God and His Kingdom

Little is said about the kingdom of God in the Old Testament. In a general sense, “The Lord has established His throne in heaven, and His kingdom rules over all” (Psalm 103:19). David said of God, “Your kingdom is an everlasting kingdom, and Your dominion endures throughout all generations” (Psalm 145:13). King Nebuchadnezzar of Babylon said essentially the same thing (Daniel 4:3). After God delivered Daniel from the lion’s den, King Darius said that God “is the living God . . . His kingdom is the one which shall not be destroyed, and His dominion shall endure to the end” (Daniel 6:26).

In the Old Testament, a kingdom is predicted that God was yet to establish. Through the prophet Nathan, God informed David that “Your house and your kingdom shall be established forever before you. Your throne shall be established forever” (2 Samuel 7:16; see also 1 Kings 2:45). Several centuries later, Daniel told Nebuchadnezzar that “the God of heaven will set up a kingdom which shall never be destroyed” (Daniel 2:44). These prophecies would ultimately be fulfilled through Jesus Christ. Before the birth of Jesus, the angel Gabriel informed Mary that she would give birth to a son and that he “will be great, and will be called the Son of the Highest; and the Lord God will give Him the throne of his father David. And . . . of His kingdom there will be no end” (Luke 1:32-33).

In the New Testament, John the Baptist announced the forthcoming kingdom. He preached, “Repent, for the kingdom of heaven is at hand” (Matthew 3:2; see also Mark 1:4; Luke 3:3; Acts 13:24; 19:4). After his baptism and temptation in the wilderness, Jesus also “began to preach and to say, ‘Repent, for the kingdom of heaven is at hand’” (Matthew 4:17; see also Mark 1:15). He said, “I must preach the kingdom of God . . . because for this purpose I have been sent” (Luke 4:43). “He went through every city and village, preaching and bringing the glad tidings of the kingdom of God. And the twelve were with Him” (Luke 8:1; see also Luke 9:11). Jesus sent his disciples to the Israelites that they should also “preach, saying, ‘The kingdom of heaven is at hand’” (Matthew 10:7). The expressions “kingdom of heaven” and the “kingdom of God” were used interchangeably (See Matthew 10:7; Luke 9:2; 10:9).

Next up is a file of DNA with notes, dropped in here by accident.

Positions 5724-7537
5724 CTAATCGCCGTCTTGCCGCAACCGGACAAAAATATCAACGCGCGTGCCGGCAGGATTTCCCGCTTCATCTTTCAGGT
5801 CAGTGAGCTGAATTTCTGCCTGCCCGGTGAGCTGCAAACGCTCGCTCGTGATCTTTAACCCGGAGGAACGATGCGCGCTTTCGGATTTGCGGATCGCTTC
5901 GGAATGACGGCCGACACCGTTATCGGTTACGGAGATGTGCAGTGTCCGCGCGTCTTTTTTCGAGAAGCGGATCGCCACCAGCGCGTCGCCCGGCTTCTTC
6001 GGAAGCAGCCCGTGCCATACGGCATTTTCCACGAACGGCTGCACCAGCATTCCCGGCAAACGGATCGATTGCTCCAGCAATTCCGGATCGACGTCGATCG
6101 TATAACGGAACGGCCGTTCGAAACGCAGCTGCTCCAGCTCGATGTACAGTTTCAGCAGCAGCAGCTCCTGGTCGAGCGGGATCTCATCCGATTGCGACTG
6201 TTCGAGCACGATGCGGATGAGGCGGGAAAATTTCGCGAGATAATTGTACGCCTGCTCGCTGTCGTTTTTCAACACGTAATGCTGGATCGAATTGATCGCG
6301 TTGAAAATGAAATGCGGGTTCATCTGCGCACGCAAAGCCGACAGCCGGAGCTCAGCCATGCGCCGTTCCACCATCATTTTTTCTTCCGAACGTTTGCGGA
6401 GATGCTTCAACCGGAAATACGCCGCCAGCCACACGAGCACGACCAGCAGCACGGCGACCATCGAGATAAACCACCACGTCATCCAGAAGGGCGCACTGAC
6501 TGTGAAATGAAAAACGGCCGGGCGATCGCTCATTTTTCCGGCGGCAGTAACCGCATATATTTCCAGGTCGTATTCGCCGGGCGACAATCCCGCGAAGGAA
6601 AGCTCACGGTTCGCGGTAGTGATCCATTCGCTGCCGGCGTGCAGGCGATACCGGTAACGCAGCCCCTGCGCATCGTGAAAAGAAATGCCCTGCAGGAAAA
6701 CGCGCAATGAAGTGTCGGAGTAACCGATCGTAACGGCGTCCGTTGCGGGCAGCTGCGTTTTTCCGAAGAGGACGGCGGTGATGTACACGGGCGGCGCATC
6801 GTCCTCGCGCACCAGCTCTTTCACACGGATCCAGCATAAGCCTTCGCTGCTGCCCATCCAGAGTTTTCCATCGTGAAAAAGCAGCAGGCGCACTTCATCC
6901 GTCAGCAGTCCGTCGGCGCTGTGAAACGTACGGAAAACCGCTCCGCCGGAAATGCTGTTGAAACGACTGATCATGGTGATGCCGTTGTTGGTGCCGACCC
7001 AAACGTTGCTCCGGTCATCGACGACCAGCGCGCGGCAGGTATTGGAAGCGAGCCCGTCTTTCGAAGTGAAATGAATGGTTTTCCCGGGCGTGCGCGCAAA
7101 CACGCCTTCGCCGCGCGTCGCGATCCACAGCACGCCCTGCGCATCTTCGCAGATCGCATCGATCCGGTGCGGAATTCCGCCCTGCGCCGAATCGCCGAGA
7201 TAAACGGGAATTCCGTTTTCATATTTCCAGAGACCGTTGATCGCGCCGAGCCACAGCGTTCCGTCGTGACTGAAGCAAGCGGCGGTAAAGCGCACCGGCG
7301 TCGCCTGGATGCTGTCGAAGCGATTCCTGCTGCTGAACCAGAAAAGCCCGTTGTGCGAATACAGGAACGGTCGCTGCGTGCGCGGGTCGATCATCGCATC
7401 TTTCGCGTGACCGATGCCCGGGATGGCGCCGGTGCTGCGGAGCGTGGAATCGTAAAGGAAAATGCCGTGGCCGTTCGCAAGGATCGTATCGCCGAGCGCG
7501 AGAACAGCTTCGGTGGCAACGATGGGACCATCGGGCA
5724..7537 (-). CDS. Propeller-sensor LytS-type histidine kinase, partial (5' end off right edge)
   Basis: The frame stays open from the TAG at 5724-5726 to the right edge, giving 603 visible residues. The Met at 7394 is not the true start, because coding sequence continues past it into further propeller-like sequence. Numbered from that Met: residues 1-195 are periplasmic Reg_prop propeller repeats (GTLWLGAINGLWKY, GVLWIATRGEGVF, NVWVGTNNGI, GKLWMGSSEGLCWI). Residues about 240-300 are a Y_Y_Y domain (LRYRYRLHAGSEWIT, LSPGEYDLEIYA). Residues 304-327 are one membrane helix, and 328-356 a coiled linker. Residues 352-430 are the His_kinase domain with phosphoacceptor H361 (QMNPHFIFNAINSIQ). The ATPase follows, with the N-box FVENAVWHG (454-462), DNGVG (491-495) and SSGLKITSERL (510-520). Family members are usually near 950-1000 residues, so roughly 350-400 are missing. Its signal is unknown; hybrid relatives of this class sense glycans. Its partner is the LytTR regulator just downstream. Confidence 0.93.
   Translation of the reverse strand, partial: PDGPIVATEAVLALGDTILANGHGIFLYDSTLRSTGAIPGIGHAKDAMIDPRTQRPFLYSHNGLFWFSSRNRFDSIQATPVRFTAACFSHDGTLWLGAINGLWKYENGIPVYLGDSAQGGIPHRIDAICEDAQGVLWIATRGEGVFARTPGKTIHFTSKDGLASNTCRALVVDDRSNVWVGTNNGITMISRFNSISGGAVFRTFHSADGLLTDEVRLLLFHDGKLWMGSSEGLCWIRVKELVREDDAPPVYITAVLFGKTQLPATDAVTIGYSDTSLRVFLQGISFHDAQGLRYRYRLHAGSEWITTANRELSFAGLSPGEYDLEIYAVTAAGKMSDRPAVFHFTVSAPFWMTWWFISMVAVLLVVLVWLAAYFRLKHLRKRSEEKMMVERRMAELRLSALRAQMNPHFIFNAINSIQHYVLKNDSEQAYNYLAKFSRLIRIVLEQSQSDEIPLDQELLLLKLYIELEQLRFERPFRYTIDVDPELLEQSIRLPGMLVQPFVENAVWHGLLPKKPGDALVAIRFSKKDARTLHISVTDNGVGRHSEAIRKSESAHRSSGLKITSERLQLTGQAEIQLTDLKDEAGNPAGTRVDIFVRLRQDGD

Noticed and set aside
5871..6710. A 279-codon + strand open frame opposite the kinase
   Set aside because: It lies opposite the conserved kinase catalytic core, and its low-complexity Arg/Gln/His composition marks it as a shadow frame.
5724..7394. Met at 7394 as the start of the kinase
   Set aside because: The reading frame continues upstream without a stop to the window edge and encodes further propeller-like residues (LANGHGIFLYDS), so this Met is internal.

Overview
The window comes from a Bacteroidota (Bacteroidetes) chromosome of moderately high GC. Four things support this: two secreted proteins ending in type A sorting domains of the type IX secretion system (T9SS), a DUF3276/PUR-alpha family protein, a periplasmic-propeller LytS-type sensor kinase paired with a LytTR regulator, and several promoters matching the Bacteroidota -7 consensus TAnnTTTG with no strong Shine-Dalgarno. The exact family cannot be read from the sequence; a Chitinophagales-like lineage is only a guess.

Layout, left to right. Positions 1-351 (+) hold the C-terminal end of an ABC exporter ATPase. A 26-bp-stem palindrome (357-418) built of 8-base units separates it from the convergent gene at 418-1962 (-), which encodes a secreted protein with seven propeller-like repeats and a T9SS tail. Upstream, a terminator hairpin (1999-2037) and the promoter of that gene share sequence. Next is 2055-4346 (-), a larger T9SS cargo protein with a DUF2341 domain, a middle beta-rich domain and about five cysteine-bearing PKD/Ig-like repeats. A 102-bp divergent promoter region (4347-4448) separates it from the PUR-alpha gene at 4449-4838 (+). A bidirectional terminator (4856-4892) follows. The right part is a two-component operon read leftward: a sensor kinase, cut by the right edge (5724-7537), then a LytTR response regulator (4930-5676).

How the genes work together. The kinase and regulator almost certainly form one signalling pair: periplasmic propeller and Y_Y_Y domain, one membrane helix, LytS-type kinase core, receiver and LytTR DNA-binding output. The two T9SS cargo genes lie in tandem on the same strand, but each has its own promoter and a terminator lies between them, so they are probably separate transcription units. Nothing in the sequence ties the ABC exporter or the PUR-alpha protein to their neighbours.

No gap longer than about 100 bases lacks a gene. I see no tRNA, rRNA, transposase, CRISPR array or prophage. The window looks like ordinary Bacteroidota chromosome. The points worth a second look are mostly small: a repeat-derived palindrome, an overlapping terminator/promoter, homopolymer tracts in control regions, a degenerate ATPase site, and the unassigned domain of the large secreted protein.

When Jesus was with his disciples in Caesarea Philippi, Peter acknowledged that Jesus is “the Christ, the Son of the living God.” Jesus then informed his disciples that based “on this rock I will build My church, and the gates of Hades shall not prevail against it. And I will give you the keys of the kingdom of heaven, and whatever you bind on earth will be bound in heaven, and whatever you loose on earth will be loosed in heaven” (Matthew 16:16-19). From this statement come three observations. First, Jesus used the terms “church” and “kingdom of heaven” interchangeably. Second, the church was to be built on the fact that Jesus is “the Christ, the Son of the living God.” Third, at the time of Jesus’ statement the establishment of the kingdom (i.e., the church) was still to come.

After the resurrection of Jesus, the disciples asked him, “‘Lord, will You at this time restore the Kingdom to Israel?’ And He said to them, ‘It is not for you to know times or seasons which the Father has put in His own authority. But you shall receive power when the Holy Spirit has come upon you; and you shall be witnesses to Me in Jerusalem, and in all Judea and Samaria, and to the end of the earth’” (Acts 1:6-8). The kingdom (i.e., the church) was yet to be established. During his ministry, Jesus had taught that some then living “will not taste death till they see the kingdom of God present with power” (Mark 9:1; Luke 9:27). The power of the Holy Spirit came upon Jesus’ apostles on the first Pentecost following Jesus’ resurrection from the dead (Acts 2:1-4). That’s when the kingdom (i.e., the church) was established. Thereafter, “the Lord added to the church daily those who were being saved” (Acts 2:47).